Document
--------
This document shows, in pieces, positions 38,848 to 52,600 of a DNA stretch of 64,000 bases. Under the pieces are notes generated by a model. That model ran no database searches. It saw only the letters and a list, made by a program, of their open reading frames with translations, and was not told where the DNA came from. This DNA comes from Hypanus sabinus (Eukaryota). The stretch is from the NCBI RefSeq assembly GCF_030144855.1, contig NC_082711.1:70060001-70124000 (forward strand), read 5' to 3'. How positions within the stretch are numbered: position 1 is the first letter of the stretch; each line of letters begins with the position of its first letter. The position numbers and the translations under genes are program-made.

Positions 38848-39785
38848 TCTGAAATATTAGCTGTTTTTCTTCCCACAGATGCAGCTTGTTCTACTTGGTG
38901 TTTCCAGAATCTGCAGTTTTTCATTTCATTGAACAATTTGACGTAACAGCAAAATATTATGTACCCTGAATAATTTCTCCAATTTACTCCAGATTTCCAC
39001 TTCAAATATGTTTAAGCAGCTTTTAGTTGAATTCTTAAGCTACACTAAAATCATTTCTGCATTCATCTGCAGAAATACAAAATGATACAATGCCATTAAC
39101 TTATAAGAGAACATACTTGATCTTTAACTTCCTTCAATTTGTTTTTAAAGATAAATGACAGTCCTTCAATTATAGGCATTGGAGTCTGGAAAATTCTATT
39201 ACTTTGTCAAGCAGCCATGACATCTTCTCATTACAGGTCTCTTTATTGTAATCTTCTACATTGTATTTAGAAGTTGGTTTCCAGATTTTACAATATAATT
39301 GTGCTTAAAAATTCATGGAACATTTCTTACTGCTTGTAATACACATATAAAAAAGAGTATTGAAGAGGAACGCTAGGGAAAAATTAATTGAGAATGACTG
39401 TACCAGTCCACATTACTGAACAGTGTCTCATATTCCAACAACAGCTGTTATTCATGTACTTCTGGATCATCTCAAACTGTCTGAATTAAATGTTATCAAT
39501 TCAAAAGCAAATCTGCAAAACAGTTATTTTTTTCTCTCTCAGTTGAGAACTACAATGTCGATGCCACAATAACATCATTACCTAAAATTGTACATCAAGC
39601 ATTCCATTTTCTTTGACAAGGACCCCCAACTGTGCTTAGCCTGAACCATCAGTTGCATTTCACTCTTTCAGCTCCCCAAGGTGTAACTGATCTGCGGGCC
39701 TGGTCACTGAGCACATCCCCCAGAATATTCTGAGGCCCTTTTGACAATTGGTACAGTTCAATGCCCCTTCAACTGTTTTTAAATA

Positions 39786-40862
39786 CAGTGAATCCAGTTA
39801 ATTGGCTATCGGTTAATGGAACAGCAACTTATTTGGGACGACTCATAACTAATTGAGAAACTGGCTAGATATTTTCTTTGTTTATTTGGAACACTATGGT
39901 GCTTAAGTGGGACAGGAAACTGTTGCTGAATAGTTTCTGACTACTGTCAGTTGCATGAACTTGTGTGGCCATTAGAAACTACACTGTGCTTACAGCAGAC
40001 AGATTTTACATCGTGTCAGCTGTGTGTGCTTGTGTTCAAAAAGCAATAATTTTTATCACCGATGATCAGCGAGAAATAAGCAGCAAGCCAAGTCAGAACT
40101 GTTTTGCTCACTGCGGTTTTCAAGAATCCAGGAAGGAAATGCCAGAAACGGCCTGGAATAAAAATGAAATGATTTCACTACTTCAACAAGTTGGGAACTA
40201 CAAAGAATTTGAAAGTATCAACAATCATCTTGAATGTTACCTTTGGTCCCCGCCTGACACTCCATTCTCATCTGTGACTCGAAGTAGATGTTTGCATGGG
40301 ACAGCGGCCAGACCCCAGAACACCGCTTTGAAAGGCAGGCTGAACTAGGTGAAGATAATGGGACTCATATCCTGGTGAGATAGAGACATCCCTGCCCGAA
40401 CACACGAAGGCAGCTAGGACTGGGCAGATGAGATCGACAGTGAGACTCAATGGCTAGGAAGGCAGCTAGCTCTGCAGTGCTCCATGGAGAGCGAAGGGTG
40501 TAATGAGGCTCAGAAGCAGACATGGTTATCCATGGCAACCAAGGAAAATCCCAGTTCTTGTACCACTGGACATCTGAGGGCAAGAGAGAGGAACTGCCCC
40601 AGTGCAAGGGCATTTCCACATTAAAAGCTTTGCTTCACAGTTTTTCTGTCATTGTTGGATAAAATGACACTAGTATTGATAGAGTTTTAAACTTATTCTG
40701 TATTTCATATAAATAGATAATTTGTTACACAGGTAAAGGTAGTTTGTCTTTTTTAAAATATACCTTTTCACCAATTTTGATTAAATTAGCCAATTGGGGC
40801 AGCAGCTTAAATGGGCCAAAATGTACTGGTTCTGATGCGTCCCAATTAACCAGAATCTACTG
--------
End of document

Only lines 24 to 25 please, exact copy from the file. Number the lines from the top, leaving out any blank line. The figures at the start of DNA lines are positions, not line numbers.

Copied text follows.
40701 TATTTCATATAAATAGATAATTTGTTACACAGGTAAAGGTAGTTTGTCTTTTTTAAAATATACCTTTTCACCAATTTTGATTAAATTAGCCAATTGGGGC
40801 AGCAGCTTAAATGGGCCAAAATGTACTGGTTCTGATGCGTCCCAATTAACCAGAATCTACTG